University of Texas at Arlington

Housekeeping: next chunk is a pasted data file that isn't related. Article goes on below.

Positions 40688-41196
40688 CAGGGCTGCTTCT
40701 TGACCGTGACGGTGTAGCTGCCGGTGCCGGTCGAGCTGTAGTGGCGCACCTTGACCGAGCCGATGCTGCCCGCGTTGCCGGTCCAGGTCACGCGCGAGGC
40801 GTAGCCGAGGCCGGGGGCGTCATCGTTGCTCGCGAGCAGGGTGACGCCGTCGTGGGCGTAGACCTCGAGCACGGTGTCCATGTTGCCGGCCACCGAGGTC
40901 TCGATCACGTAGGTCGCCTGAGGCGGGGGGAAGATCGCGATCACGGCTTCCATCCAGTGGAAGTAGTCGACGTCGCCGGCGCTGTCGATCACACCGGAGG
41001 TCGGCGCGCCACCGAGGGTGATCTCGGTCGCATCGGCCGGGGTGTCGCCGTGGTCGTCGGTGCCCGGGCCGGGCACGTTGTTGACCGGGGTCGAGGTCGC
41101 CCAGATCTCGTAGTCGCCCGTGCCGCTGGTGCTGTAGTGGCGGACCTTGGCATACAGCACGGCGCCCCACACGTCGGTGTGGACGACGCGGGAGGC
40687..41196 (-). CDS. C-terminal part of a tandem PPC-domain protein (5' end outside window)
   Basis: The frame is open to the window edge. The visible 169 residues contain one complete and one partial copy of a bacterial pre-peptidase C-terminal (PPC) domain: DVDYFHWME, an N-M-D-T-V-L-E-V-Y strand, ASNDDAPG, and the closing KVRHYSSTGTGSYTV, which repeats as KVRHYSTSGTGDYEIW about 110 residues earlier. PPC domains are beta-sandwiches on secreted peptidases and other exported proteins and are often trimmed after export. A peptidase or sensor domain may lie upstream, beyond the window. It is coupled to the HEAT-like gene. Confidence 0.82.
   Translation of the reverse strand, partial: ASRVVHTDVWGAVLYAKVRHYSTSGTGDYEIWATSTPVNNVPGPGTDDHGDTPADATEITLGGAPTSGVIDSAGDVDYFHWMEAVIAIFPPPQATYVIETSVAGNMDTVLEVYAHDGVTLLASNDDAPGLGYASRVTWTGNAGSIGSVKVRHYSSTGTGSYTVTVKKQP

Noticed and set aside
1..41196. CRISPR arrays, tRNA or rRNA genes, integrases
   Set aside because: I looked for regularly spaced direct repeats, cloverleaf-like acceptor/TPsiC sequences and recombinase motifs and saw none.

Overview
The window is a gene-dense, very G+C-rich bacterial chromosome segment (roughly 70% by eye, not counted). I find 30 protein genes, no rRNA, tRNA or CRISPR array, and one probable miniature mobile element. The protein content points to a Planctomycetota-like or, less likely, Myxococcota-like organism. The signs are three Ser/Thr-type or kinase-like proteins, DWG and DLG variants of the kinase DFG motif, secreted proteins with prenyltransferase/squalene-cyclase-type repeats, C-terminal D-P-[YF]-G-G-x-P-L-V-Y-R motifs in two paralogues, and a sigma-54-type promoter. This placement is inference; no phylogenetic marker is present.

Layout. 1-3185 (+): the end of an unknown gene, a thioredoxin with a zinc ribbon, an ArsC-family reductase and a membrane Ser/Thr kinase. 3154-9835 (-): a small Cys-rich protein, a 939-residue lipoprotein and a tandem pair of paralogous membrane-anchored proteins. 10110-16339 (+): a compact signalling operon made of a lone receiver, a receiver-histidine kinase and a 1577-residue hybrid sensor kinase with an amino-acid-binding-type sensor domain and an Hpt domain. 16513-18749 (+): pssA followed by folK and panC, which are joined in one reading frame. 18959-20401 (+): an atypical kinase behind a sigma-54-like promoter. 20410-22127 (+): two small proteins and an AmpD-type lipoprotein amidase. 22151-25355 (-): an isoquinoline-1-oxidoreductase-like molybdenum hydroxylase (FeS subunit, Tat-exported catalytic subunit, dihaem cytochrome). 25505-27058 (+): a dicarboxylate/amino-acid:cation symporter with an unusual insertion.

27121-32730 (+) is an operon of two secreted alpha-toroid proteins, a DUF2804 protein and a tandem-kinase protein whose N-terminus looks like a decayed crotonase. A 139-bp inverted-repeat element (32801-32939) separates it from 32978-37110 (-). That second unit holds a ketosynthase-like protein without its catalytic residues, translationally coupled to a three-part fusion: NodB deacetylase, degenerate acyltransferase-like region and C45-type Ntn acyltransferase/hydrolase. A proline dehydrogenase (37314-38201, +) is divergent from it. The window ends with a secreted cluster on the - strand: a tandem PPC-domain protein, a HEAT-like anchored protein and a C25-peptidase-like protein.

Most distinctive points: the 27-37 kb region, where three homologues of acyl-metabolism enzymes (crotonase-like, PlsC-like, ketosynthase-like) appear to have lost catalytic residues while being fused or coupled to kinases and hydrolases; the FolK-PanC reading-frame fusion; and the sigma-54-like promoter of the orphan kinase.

Abstract: Diffuse optical imaging (DOI), also referred to as functional near-infrared spectroscopy (fNIRS), is an emerging technology that has received increasing attention in recent years because it is safe, portable and relatively low-cost. It uses near-infrared light between 650-900 nm to penetrate the tissues. The light is primarily absorbed by oxygenated and deoxygenated hemoglobin, and cytochrome c oxidase. Therefore, it is sensitive to the changes in cerebral hemodynamics and metabolism. This technology has now reached a tipping point where users are exploring its potential for a wide range of health science and clinical applications. The NeuroPhotonics Lab (NPL) at the University of Texas at Arlington has been dedicated to methodological development in this field towards better image quality and more robust signal detection. Most recently, we have combined DOI with low-level transcranial laser stimulation (TLS) for optimized and personalized therapy. This noninvasive, imaging-guided neuromodulation has great therapeutic potentials for various neurological diseases such as posttraumatic stress disorder (PTSD), major depression, traumatic brain injury (TBI), and neurodegenerative diseases.